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When someone delivers a physical blow, no one questions whether or not damage has been done to the victim, and no one tries to deflect the blame from the perpetrator. The bruises, scratches and broken bones are there for all to see.

Until relatively recently, abusers have been able to hide behind the smokescreen provided by the societal perception that ‘sticks and stones may break my bones, but names will never hurt me’. Of course, verbal, psychological and emotional abuses go well beyond name-calling, and yet, victims of this most insidious and devastating form of abuse face an uphill battle when it comes to being taken seriously. Already in a depleted emotional and cognitive state, with energy levels at a lifetime low, they rarely have the wherewithal to pursue understanding, let alone deliverance, from their personal hell.

Legislation however, is beginning to catch up with the truth. There’s a long way to go yet but the first seeds have been sown, at least in my own county – Australia. Most other nations are lagging a long way behind.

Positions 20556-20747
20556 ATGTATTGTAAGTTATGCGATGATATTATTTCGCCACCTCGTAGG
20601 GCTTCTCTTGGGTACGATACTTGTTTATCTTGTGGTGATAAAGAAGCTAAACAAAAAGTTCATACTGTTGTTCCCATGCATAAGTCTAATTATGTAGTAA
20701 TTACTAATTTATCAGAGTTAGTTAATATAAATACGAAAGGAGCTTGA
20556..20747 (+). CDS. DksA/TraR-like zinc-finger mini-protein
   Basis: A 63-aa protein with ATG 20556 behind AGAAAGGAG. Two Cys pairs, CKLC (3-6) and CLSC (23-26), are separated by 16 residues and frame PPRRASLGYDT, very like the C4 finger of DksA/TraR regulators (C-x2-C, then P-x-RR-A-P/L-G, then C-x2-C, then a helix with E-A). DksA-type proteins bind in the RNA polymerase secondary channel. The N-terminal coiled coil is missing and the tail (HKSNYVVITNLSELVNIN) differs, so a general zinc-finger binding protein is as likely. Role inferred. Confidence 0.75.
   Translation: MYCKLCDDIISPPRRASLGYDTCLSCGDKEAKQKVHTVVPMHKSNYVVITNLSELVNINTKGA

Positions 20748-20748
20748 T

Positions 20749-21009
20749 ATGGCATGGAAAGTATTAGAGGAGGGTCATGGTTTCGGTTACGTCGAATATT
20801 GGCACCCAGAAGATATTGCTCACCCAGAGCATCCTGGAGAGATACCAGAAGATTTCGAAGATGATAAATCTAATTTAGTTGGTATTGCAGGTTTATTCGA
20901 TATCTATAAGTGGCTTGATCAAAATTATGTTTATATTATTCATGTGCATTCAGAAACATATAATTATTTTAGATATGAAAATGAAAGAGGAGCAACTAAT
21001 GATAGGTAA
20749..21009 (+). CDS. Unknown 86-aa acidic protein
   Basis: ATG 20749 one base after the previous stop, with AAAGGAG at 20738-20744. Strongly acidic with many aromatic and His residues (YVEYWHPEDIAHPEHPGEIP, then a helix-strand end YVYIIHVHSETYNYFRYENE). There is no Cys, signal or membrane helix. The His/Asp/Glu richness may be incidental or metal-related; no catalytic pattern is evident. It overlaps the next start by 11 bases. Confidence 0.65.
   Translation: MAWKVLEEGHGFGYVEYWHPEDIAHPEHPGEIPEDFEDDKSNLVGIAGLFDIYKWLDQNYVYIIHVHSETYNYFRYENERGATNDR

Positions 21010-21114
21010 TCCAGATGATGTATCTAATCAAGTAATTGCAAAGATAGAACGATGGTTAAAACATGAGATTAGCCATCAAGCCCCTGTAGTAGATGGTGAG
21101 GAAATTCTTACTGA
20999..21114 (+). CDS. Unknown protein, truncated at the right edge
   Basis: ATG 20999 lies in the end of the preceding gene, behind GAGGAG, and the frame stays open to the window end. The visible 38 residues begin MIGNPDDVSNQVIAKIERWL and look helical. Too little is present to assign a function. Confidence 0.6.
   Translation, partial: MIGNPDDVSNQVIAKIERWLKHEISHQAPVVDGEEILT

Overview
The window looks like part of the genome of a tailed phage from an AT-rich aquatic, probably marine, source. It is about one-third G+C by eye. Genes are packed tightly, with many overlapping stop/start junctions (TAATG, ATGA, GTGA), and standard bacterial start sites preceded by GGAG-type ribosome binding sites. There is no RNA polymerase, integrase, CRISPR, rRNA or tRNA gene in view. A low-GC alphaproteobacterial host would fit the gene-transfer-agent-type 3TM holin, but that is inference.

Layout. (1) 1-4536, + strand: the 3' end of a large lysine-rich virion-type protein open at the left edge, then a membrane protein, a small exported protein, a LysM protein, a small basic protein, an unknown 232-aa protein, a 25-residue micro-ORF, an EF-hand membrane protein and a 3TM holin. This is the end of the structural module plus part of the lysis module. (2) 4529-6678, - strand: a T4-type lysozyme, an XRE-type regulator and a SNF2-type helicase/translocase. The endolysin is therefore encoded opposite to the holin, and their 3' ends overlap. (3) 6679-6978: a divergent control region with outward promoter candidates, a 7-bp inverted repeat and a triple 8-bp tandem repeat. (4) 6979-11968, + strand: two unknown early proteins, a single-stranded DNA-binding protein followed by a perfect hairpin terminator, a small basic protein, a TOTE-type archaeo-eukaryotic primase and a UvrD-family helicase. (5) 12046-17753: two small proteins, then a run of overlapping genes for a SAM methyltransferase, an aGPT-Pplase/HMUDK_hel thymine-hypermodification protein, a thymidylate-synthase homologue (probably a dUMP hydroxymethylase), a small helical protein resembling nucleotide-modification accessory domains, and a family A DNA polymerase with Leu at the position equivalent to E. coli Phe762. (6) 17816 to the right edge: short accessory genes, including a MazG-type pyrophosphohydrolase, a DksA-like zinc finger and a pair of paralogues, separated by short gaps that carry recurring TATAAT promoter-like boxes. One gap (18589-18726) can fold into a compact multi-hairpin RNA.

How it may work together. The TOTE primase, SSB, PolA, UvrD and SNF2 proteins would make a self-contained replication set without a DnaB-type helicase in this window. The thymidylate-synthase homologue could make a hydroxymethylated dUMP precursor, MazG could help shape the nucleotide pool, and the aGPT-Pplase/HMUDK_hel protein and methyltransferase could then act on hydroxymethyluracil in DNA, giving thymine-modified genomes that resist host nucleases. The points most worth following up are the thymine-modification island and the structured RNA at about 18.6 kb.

But I’ll save the legislative changes for another post. Today, I want to shed a little light on what emotional/verbal abuse victims have known for millenia, and which is only now being backed up by the latest research from neuroscience. To put it in very plain English, recent studies have proved that the brain changes that occur as a result of physical abuse are exactly the same as the changes that occur as a result of emotional, verbal and psychological abuse. In other words, the source of the abuse doesn’t matter. The brain encodes it the same way, regardless. The bottom line is that all abuse is physical.

That means the long term effects are identical. Well … almost. It has also been established that only one form of abuse consistently leads to Complex Post Traumatic Stress Disorder(CPTSD). Surprisingly, it’s not sexual or physical abuse. It’s our old foe – emotional, psychological and verbal abuse. Although physical and sexual abuse are usually accompanied by emotional control and abuse, on their own they don’t lead to long term CPTSD. Emotional/verbal/psychological abuse however, is a reliable predictor of CPTSD without any other form of abuse being present. It’s a sobering thought, and something few therapists or authorities are aware of.

Knowledge is empowering. Spread the word.






More on Complex Post Traumatic Stress Disorder in a future post.